The ground they cover sonically on this album is sometimes frantic, as in early era Heatmiser-sounding “From Nothing to Nowhere.” It is melodic: a few of the guitar chords of “Barnes” had me reminiscing about the big, open guitar sound on The Smashing Pumpkins’ guitar masterpiece “Siamese Dream.” It is groovy: “Good to Sea” sounds a bit like Modest Mouse with an even better grasp on rhythm. Sometimes it is calculated: “Devil You Know” is a Gomez-like tune built around a great guitar riff, an area of Pinback’s writing in which they most noticeably excel. Sometimes it is eerie (“Torch”); and, finally, crunchy: the opening riff of “Off by 50” is straight out of The White Stripes playbook, but after showing us they can write an introductory riff every bit as cool as Jack White or Ozzy could, they opt for an epic that sounds more like something you would hear on The Anniversary’s Your Majesty.
“Part of Pinback’s formula is built around the layering not only of their complex instrumentation, but also their overlapping vocal lines, in a very precise and calculated manner.”
Pinback seems to have a formula that they are happy to stick to, and after having had the opportunity to hear them live, I can’t say I blame them, as their music seems to reach even greater heights in a live setting. Their songs seem to be written with live performance in mind; and seeing this band helps reinforce their grasp on the importance of a dynamic, contrasting sound. The reason they are so good live is that the two ends of the dynamic spectrum are pushed even farther apart, making truly epic moments. The dynamic effect I’m referring to is much easier to accomplish with live sound than recorded sound. To achieve the kind of volume on a record that you can get with live sound, you have to compress the hell out of it, which takes away from the breadth of the sound quite a lot. This is one of the more impressive things to me about their record; they are able to get a much more dynamic table of sound than most.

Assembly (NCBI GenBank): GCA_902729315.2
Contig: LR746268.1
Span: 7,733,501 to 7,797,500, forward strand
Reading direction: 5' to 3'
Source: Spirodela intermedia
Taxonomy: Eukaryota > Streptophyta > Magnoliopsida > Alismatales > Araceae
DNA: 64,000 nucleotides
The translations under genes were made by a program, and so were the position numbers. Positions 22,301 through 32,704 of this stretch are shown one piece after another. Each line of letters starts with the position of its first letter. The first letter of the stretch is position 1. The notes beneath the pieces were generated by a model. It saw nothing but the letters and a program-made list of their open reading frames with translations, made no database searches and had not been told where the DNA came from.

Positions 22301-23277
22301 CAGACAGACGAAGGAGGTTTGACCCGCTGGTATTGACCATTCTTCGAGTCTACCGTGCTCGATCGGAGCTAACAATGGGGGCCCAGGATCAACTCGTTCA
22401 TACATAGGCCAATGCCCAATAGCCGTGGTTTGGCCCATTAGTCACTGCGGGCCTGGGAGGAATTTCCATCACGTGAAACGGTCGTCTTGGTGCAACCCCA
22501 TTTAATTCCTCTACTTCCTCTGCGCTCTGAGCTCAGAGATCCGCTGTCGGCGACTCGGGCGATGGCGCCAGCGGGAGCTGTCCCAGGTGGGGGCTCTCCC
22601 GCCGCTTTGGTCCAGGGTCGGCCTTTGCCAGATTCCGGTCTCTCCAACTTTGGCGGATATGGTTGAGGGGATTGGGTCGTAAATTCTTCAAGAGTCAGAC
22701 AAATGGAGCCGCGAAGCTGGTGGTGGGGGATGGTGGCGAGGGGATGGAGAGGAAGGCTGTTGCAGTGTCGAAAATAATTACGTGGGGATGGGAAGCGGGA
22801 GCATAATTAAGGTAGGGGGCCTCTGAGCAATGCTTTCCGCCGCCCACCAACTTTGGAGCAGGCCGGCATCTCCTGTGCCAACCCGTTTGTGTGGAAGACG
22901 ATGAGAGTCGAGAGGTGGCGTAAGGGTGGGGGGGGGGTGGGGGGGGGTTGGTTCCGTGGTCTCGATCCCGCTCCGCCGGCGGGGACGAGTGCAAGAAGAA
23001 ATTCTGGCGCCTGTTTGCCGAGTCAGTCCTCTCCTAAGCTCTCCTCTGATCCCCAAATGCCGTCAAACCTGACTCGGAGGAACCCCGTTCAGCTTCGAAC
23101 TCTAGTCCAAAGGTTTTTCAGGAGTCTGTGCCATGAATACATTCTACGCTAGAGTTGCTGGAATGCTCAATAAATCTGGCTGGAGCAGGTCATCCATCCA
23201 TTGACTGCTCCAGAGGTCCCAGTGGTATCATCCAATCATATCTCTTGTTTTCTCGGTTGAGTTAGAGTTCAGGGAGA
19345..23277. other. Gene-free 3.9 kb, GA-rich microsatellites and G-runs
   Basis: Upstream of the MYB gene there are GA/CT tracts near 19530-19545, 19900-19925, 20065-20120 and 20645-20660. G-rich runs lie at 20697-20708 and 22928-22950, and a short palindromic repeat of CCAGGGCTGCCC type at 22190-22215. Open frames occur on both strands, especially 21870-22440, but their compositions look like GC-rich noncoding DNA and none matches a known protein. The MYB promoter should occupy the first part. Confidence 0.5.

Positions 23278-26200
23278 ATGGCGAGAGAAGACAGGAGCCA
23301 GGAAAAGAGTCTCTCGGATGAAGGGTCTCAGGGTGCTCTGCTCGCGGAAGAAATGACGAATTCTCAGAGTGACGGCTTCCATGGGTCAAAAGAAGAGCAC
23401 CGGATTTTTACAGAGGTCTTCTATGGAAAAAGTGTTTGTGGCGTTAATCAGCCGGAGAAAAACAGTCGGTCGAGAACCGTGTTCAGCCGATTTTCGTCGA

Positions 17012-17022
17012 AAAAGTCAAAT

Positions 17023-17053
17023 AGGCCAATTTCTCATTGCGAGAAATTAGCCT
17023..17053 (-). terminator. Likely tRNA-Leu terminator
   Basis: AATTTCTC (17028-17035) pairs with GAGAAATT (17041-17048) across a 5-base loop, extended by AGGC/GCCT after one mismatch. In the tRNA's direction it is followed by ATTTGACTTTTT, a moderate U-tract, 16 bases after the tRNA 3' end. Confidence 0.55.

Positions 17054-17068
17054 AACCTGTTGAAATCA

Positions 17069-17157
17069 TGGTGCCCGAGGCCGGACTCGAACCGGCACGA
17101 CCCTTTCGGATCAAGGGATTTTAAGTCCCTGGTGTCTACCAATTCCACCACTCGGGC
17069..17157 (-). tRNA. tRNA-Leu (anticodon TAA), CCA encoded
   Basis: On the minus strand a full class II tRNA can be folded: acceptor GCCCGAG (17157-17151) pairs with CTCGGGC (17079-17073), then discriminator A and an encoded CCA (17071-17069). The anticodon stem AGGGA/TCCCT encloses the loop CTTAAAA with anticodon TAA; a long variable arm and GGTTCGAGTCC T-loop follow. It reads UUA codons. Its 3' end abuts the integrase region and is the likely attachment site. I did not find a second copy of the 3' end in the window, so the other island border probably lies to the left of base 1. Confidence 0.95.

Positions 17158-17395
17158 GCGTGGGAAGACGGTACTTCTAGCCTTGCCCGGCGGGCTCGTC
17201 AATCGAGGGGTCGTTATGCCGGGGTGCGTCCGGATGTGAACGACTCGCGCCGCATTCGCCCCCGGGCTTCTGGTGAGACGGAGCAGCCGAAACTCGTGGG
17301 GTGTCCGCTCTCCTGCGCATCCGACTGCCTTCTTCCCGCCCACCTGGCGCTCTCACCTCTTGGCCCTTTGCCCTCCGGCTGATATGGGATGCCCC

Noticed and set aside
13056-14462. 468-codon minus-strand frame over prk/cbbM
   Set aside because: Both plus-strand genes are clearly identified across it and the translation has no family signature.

Part of Pinback’s formula is built around the layering not only of their complex instrumentation, but also their overlapping vocal lines, in a very precise and calculated manner. Essentially, they are able to sing an entire album of vocal rounds and harmonies so seamlessly that the vocals are able to take a step back from the spotlight, forcing the listener to take the songs in as a sonic whole. The vocals are really just another gear in Pinback’s hypnosis machine. This tactic proves to be a smart one considering that many times their lyrics seem about as random and incoherent as lyrics get. Their musicianship more than overcomes this incoherence, an undoubtedly rare achievement; and this record, like the band itself, continues to reveal its many layers.
Note: The album title is the name of a song that isn’t on the regular album release, though it is included with the deluxe release.
- From Nothing To Nowhere (3:28)
- Barnes (4:17)
- Good to Sea (3:12)
- How We Breathe (4:07)
- Walters (4:00)
- Subbing for Eden (3:32)
- Devil You Know (3:55)
- Blue Harvest (3:34)
- Torch (4:34)
- Bouquet (5:10)
- Off by 50 (4:00)
front to back:
Rob Crow, Zach Smith,
Rob Crow, and Zach Smith
Rob Crow—synthesizer, guitar (acoustic), piano, bass, violin, guitar (electric), vocals, guitar (12 string), guitar (baritone), drum programming, drums
Zach Smith—synthesizer, bass, vocals, drum programming, guitar (baritone), guitar (electric), piano
Rob Crow and Armistead Burwell “Zach” Smith IV
Touch and Go